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How To Shoot Digital Video in the Rain

written by: Shane Burley•edited by: Rhonda Callow•updated: 2/4/2010

Most people want to stay indoors when it rains. But taking videos in the rain can result in some amazing footage. Here are some techniques to successfully prepare and light digital video shoots in the rain.

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    Be Prepared

    One of the most difficult parts of shooting outside is the lack of control over the weather. Nothing can doom a planned shoot like a surprise shower or sprinkle. Though it may make it more difficult, there are many situations when a home digital video producer may want to shoot in the rain. Whether it is videotaping your son’s championship football game or a dramatic short where the dark aspects of the rain are a character in and of themselves, each expectation has different techniques for how you approach lighting and filming in such weather. The absolute first thing you need to think about when shooting in the rain is the safety of the camera and any external lighting or recording equipment you may be using. Digital video equipment tends to be fairly resilient except when moisture is introduced, which is one of the reasons that people are urged to never leave their cameras in cars or places where heat can cause condensation. There are many quality waterproof camera jackets on the market, but simply securing a trash bag over the bulk of the camera is fine for moderate rain. Hot lights are especially sensitive to water, so unless they are designed specifically for this purpose it is never advisable to put them in a location where they will be expose to direct rainwater.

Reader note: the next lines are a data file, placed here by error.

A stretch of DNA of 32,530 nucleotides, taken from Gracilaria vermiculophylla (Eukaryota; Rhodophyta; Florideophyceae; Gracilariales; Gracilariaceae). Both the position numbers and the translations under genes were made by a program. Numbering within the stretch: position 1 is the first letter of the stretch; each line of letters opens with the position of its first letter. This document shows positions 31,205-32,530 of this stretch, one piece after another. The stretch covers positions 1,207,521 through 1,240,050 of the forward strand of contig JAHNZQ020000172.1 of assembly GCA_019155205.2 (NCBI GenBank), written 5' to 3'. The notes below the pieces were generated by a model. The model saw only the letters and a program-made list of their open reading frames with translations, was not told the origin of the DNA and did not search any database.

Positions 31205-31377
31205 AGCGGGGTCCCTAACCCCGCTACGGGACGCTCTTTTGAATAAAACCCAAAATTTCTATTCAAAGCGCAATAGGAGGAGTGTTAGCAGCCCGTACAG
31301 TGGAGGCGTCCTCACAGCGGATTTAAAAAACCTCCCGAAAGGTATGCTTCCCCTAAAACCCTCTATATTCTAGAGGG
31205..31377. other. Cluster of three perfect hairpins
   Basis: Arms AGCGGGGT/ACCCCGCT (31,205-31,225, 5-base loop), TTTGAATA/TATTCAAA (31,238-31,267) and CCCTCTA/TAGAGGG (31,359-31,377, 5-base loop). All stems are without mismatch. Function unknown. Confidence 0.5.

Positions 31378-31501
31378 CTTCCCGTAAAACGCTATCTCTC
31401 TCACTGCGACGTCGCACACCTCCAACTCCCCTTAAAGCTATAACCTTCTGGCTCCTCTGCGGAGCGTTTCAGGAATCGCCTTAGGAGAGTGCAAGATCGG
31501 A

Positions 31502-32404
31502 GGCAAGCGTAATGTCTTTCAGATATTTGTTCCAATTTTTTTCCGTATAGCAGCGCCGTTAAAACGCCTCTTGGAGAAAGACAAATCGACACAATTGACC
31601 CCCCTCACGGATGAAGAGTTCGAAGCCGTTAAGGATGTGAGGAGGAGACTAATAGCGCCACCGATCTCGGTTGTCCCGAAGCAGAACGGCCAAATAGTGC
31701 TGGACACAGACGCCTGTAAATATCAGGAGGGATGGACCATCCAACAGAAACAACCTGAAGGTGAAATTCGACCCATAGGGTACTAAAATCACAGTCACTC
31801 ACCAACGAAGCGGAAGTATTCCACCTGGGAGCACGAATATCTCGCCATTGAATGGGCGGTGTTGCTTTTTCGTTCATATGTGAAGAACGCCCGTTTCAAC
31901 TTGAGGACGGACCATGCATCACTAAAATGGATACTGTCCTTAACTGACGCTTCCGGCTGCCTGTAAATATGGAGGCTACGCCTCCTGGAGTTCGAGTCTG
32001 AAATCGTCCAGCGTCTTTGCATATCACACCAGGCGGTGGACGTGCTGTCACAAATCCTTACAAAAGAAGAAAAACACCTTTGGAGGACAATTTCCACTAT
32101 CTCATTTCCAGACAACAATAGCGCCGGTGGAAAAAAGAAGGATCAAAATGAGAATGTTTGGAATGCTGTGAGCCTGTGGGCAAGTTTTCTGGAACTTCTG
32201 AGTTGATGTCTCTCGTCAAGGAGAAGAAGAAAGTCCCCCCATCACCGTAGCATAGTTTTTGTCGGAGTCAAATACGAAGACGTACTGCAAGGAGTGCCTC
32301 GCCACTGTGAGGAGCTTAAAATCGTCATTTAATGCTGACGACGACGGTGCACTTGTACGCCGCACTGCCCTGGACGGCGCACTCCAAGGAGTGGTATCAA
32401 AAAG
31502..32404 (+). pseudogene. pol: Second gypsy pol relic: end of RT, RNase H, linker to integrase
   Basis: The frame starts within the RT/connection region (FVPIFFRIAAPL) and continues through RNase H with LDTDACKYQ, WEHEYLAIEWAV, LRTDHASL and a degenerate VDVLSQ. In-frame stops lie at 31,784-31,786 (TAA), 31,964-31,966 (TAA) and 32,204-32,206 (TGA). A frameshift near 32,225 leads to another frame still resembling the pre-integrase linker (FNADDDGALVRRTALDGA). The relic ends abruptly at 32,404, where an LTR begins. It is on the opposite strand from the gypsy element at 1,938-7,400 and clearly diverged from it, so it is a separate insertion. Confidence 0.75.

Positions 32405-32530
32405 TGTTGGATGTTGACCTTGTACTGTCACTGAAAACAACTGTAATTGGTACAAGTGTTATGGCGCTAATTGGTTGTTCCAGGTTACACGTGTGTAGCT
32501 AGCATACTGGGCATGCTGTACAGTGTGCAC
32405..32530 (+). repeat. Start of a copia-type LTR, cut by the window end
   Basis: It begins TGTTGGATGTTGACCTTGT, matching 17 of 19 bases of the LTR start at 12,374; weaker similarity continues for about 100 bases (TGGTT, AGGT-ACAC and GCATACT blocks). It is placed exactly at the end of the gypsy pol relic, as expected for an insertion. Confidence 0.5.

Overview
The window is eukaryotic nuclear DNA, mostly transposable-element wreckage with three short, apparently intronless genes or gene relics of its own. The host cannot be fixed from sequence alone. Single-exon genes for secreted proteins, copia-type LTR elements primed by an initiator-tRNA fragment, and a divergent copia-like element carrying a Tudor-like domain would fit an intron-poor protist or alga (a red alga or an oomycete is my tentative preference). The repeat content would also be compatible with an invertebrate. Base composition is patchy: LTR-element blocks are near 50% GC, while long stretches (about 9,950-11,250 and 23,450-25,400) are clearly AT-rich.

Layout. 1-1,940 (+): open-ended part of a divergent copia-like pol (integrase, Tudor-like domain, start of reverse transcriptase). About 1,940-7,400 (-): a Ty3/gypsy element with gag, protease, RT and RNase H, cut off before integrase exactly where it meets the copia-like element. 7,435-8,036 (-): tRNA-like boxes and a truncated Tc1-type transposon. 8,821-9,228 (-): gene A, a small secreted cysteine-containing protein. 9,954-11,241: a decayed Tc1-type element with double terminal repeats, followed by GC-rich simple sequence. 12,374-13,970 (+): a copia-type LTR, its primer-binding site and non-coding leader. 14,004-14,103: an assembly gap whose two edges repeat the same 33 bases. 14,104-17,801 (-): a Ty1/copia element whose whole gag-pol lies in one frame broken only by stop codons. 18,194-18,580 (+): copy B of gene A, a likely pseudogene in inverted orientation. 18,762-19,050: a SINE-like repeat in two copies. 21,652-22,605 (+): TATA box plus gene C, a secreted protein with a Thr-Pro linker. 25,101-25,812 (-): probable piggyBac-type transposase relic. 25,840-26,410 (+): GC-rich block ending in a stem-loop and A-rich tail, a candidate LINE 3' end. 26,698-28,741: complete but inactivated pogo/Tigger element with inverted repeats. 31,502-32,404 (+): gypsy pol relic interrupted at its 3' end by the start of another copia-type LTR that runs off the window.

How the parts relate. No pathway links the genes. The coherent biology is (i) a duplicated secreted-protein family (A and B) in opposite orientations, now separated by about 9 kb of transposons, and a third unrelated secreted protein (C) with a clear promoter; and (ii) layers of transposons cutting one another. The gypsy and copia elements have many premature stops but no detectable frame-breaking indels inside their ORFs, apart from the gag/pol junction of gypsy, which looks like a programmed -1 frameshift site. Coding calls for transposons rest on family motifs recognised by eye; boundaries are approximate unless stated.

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    Know Where to Put the Lights

    If you are trying to film an event that just happens to be in the rain but you want to avoid it being too distracting in the final video, then you should avoid using too much unnatural light. Any strong beam of light will highlight each raindrop and it will appear as another texture or surface on the screen. If it is just too dark to use natural light make sure to use a small light going as straight from the camera as possible. A waterproof on-board light, or possibly a weak flashlight held directly above the camera, would work best for this.

    If your intent is to capture the rain then it is important to light the rain strongly with a backlight. You can hang the light off to the right or left of the view of the camera, but try and make sure the light is set up more than ten feet away from the camera and tilted toward the lens of the camera. Think about the rain as the subject in an interview and use this light similar to how you would use a backlight to highlight the back of a person. If the rain is too heavy to use artificial light try and shoot towards where the natural light is coming. Check the time of day and if it is early in the day you shoot facing the east, and if it is in the later afternoon you should point the camera toward the west. That way the natural light will be coming right through the rain, acting as a diffused backlight.

    So whether you are filming in the rain out of necessity, or on purpose, following a few simple guidelines can help you get the footage you are looking for.